Is Jefferson County School District about to take on $80,000,000 in unsecured debt without asking its taxpayers? That’s what would happen under a proposal to fund new school buildings.
Under the Colorado State Constitution, governments are forbidden from issuing unsecured, or General Obligation (GO) debt without a vote of the taxpayers. General Obligation debt is not secured by any specific revenue stream or asset, but by the general tax revenues of the district.
The purpose of that clause was to prevent a city, county, school district, or even the state, from saddling future generations with unsupportable debt. Such debt might be a good-faith effort to meet current needs, but it might also be a political payoff to supporters. The best way of checking a spendthrift or corrupt handful of elected representatives is to subject all such debt to the ballot.
Local governments have, however, found a way around Colorado’s constitutional restriction through something called Certificates of Participation, or COPs.
The government, in this case a school district, transfers some asset, usually a building or set of buildings, to a special-purpose entity set up specifically to administer the COP. That entity – not the school district itself – then floats the bond on the municipal bond market. It then leases the buildings back to the school district for lease payments that match the bond payments. It is those lease payments that secure the debt. In addition, the lease comes up for annual review by the school board which, in theory, could refuse to renew.
Because the lease is technically up for annual renewal, the school district has avoided contracting a long-term lease debt obligation – in this case, a capital lease – without a vote of the people. The bond itself is secured not by general fund revenue but by the district’s lease payments, even if the only source for those payments is the general fund itself. And the district itself is not issuing the debt, the special-purpose entity is.
In fact, everyone recognizes this is a convenient fiction to permit an end run around the Colorado Constitution. The markets use the bond rating of the school district to price the bonds and set the interest rate. There is little chance short of impending bankruptcy that a district would fail to renew its lease, otherwise the interest rate on the bonds would be so high as to make the deal unattractive to the issuers. The district has to disclose the COPs on its Comprehensive Annual Financial Report (CAFR) as a long-term debt obligation.
In this case, the COPs would be for $80,000,000 to finance new construction for an expected increase in the district’s student population. The term would be between 20-25 years, and the expected interest rate would be between 3% and 3.25%. This translates to an annual payment of somewhere between $4.6 million and $5.5 million.
To put that in perspective, Jeffco School District currently spends $800 million per year. These payments would not be an enormous portion of that figure, but they would not be insubstantial, either. The financing portion of the district’s spending would rise from roughly 7.25% to just under 8%.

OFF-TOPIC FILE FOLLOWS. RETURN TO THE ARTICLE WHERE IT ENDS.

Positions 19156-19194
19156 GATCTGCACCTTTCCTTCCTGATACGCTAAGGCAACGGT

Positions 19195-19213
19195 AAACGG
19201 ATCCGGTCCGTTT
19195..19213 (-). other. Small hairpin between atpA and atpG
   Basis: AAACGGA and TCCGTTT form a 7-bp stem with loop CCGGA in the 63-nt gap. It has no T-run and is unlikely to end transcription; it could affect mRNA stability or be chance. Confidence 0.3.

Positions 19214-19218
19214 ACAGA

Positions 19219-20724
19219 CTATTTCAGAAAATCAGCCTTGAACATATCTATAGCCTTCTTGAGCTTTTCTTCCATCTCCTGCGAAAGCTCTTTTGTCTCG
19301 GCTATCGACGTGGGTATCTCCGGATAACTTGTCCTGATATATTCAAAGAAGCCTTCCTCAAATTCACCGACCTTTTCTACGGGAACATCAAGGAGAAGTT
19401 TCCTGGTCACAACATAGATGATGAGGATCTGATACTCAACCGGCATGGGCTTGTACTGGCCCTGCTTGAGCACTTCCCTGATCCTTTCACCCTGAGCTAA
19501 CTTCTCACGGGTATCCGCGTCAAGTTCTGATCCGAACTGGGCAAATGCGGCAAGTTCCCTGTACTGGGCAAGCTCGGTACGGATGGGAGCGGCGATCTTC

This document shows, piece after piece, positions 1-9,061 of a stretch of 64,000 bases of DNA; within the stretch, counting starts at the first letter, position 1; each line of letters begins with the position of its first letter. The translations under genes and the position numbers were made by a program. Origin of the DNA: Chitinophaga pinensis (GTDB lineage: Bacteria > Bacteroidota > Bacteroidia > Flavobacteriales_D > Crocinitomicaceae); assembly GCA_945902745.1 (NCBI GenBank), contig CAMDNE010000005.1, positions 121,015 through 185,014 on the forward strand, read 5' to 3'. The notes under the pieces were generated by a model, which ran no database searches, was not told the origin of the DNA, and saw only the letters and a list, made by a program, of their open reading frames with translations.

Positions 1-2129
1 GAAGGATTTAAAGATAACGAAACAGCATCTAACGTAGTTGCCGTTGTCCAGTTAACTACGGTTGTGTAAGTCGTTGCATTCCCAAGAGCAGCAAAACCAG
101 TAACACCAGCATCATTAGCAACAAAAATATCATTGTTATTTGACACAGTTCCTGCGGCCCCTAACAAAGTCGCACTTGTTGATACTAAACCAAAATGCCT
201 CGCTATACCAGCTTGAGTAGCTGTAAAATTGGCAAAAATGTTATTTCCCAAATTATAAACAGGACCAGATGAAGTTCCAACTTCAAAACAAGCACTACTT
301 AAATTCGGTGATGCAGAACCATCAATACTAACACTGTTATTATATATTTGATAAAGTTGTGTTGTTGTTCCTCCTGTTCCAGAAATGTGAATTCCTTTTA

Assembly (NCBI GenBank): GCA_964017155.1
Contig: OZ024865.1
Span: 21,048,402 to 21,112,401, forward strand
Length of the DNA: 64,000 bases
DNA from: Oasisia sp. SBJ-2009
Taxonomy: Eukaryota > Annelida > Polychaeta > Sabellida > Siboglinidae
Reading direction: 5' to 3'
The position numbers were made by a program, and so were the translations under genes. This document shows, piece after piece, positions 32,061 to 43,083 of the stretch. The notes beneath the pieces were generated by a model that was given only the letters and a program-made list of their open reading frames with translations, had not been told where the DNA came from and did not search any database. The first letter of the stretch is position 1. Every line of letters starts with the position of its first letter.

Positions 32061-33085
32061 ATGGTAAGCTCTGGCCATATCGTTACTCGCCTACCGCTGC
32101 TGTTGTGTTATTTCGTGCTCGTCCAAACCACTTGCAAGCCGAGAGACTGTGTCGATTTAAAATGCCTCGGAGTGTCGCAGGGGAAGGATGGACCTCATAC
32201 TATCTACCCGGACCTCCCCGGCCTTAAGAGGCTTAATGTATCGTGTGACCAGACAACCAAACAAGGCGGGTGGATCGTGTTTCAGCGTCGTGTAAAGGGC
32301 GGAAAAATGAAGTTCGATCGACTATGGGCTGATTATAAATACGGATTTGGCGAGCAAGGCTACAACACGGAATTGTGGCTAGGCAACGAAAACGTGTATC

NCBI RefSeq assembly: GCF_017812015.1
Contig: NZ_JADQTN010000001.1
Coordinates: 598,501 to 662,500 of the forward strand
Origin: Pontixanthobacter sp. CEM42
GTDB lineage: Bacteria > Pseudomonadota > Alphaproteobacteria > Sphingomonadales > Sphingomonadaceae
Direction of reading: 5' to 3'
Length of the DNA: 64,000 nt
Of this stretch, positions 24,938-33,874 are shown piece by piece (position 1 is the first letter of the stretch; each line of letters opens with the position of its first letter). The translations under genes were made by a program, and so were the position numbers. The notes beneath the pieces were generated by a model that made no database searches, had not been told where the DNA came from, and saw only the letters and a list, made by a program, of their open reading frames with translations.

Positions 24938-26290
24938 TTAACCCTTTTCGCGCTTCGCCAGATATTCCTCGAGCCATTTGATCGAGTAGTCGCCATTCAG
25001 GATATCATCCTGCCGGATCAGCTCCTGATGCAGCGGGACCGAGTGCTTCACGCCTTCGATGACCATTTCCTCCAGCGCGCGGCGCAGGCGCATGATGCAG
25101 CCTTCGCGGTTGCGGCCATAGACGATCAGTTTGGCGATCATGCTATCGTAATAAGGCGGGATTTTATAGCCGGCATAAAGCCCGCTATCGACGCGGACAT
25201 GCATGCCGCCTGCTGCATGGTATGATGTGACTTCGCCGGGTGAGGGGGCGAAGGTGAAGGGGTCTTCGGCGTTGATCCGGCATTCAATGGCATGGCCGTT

The proposed COPs also represent a significant increase in reliance on these non-taxpayer-approved long-term debt obligations. Currently, Jeffco has $474 million in outstanding bond principal, $71 million in outstanding capital lease principal, and $29 million in outstanding COP principal, for a total long-term debt of $574 million.
The additional $80 million would represent a 14% increase in total long-term indebtedness, and a roughly 10% increase in annual debt payments. The portion of debt financed by COPs would rise from roughly 5% to 16.7%. This means that roughly 1/6 of Jefferson County Schools’ long-term debt would have been contracted without any taxpayer approval.
It’s easy to see how such financing could become addictive. And as financing payments begin to crowd out other spending, the obvious temptation will be to go the taxpayers with the claim that the district “needs” a higher mill levy to finance its operations.
Since bond issues usually go hand in hand with mill levy increases, the District’s Chief Operations Officer, Steve Bell, argues that this alternative avoids burdening the taxpayers. However, he also admits that without the additional funding stream, the COPs will have to be paid for out of the existing budget. So while it might not burden taxpayers, it will certainly require some cuts in other areas.
Supporters also note that leasing is a commonly used financing tool for municipal and state governments all over the country. They cite current leases that Jeffco Schools have for computers, vehicles, even copiers. However, those items depreciate quickly, and the leases are operating leases, not capital leases. They run for much shorter terms, and are already budgeted for.
Long-term financial obligations – one that students not born yet will still be paying off after they graduate high school – should not be assumed lightly. The temptations that originally led the state’s founders to mistrust unsecured debt still exist, and any such obligation should be put to a vote of the people responsible for bearing it.
Joshua Sharf is a fiscal policy analyst at the Independence Institute, a free market think tank in Denver.
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